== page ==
Models Covered: 3dr Hatch: (2.0 petrol [Type-R])
The Type-R was an instant hit when it arrived in Honda dealers. Although essential extras such as air conditioning bumped the price up a little more than many buyers expected, used customers can get some cracking deals. The launch of the next generation Civic has slightly depressed used values of early cars, although those that benefited from the 2004 revision have held up well. For 2004, the engine underwent some modifications, including the fitment of a lighter flywheel and throttle tweaks for sharper responses. The suspension was beefed up with revised spring and damper rates. Another thing Type-R owners expressed a desire for was better sound insulation. Externally there were three-light projector headlamps, redesigned taillight clusters, reshaped bumpers, Accord-style door-mounted indicator repeaters, new alloy wheel designs and the choice of grey metallic paint finish. The sports seats and door panels were lifted with the addition of red inserts. A plush Type-R 30th Anniversary edition was also launched in limited numbers. Production stopped in September 2005.
What You Get
The one-box dome-shaped profile with its short nose and large glass area gives a very shrunken-People Carrier feel. It's the same inside, where the dashboard-mounted gearlever frees up floorspace and enables front-seated parents to walk through and clip the ears of warring kids sat in the rear. As for space, well there's significantly more than you'd find in most hot hatches and the Type-R has earned itself a well deserved reputation as one of the most practical three-door sports hatches around. This car really is all about that astonishing engine though. The 2.0-litre unit, equipped with double overhead cams and intelligent VTEC, Honda's stepless valve control system, combining to generate 200PS, which is quite something. No, it doesn't quite approach the otherworldliness of the S2000 roadster's 237bhp from a 2.0-litre engine, but for a hot hatch it's decidedly manic, especially when you consider that it's attained without the aid of a turbocharger.
What to Look For
Very little: the car tends to prove predictably reliable. Your biggest problem may be finding one that suits your budget. Civic owners don't seem to be selling at the moment. Whatever you decide on, a full service history is preferable.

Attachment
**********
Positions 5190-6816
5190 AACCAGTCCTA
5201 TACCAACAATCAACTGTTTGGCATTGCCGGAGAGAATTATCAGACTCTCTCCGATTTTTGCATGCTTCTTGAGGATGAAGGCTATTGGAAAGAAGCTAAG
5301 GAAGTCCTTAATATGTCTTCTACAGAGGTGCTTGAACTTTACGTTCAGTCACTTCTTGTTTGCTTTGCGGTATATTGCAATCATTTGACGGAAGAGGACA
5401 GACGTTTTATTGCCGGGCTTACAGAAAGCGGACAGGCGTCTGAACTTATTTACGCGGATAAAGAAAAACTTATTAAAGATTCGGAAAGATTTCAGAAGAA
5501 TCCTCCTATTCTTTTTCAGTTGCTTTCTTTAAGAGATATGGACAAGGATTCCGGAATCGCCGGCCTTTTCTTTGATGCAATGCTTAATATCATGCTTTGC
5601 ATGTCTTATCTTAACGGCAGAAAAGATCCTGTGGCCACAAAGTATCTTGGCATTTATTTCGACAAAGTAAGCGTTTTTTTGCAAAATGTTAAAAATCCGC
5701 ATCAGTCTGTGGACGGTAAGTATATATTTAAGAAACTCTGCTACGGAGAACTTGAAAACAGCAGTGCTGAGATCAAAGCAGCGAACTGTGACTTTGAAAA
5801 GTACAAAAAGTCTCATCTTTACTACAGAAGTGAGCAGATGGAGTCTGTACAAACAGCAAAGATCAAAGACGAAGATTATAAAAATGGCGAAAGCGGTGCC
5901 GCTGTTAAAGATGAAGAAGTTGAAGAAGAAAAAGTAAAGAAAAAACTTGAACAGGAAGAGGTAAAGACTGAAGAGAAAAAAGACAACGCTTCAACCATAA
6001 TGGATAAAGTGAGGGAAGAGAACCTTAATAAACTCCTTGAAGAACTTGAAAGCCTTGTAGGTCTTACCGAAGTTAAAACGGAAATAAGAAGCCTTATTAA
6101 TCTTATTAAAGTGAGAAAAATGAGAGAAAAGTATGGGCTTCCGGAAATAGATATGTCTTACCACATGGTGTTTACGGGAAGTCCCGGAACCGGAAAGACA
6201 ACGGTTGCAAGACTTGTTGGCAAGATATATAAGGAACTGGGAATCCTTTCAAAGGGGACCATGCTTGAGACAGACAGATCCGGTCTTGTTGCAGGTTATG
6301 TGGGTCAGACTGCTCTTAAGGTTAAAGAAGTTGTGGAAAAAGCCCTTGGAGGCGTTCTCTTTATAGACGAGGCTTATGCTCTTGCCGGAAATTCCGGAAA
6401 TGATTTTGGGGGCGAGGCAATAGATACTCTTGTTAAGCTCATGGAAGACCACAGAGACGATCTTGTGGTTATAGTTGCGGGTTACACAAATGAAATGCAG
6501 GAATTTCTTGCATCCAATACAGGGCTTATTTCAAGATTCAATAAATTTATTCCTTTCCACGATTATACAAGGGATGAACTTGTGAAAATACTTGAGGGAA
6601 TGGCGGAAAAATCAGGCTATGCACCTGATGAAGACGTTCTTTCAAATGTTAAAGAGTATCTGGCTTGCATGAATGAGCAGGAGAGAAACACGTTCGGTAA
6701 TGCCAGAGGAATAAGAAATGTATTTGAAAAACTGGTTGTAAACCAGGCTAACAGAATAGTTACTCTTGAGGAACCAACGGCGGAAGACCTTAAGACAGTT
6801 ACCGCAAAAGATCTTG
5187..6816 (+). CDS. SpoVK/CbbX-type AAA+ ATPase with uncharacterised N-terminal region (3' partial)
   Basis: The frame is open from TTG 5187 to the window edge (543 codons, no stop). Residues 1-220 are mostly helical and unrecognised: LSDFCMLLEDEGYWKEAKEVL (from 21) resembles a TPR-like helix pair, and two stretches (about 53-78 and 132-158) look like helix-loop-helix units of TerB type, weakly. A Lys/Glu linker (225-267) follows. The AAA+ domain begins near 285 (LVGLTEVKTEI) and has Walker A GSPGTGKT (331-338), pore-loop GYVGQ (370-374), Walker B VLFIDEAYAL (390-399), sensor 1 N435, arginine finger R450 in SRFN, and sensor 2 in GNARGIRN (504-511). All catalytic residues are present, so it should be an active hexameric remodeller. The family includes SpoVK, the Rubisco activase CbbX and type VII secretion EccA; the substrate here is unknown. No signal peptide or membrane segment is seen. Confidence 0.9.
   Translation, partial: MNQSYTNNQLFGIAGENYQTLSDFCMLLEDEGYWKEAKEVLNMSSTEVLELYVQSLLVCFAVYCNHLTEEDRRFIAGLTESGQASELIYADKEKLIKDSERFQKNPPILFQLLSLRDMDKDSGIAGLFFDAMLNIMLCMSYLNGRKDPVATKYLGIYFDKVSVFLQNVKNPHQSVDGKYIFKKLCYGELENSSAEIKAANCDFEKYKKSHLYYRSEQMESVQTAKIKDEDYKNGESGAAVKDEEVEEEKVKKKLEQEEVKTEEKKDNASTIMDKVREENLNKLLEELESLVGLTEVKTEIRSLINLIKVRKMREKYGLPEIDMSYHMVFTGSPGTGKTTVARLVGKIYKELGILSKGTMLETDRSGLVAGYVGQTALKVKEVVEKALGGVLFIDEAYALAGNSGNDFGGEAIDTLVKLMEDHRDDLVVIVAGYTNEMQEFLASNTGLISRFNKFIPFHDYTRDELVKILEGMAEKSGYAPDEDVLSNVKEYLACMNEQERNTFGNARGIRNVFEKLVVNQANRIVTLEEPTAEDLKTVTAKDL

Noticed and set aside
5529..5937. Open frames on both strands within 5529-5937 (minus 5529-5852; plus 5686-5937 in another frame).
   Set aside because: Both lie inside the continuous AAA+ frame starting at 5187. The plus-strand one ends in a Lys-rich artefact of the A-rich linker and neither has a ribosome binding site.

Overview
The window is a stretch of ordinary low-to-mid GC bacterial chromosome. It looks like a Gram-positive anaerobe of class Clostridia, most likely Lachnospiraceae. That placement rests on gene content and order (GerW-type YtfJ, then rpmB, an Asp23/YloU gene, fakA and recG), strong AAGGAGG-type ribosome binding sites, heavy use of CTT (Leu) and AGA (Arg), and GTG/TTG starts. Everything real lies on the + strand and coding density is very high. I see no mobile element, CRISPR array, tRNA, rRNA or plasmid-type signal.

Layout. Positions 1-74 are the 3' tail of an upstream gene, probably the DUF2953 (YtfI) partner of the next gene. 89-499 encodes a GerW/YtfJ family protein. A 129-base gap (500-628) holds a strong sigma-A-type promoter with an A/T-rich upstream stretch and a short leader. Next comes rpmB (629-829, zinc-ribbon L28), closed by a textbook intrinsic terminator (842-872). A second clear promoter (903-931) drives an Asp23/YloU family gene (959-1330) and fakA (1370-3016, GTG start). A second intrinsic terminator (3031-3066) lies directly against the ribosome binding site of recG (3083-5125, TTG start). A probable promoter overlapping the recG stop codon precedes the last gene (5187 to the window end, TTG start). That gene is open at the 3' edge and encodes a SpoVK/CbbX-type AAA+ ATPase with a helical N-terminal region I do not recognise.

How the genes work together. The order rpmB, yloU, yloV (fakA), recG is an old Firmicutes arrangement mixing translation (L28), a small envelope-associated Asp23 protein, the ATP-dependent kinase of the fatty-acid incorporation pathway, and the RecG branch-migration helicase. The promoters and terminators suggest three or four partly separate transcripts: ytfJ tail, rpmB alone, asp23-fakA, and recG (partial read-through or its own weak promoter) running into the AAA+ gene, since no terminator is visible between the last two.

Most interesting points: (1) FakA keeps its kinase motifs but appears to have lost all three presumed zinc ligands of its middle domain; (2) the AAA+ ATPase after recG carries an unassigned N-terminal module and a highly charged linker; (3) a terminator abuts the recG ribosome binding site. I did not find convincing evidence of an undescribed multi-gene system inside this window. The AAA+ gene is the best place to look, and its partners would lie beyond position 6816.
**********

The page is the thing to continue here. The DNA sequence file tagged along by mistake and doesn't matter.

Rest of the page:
The Type-R is a specialist proposition and you should make sure the vehicle has been well looked after, run in synthetic oil, has tread on the front tyres and hasn't been used as a weekend warrior by a track day fiend. Two years free servicing on every new Type-R means that nearly-new cars should at least have had their required dose of main dealer TLC.
(based on a 2002 Type-R - approx ex-Vat) Get a bit enthusiastic with the loud pedal and you'll get less than 8,000 miles out of your front pair of Bridgestone Potenzas and at £180 a pop that can be an expensive habit. Front and rear brake pads are around £55 and £50 respectively per set. A starter motor is £240, a radiator around £150, and an alternator around £275.
On the Road
Want to experience what it's like to drive the Honda Civic Type-R? Easy. Go to the Extreme Sports Channel on your digital television, sit approximately four inches from your television screen, crank up the volume and sellotape an electric battery drill to the top of your head. Stay in this position until the battery fails and then try having a rational conversation. The performance box is decisively ticked, 60mph flashing by in 6.8 frenzied seconds on its way to 145mph. Think of the rally-bred performance icons of the past such as the Ford Escort Cosworth and Lancia Delta Integrale and the Honda's performance is in the same ballpark, only with normal aspiration, front wheel drive and post-millennial emissions regulations to contend with. Outrageous.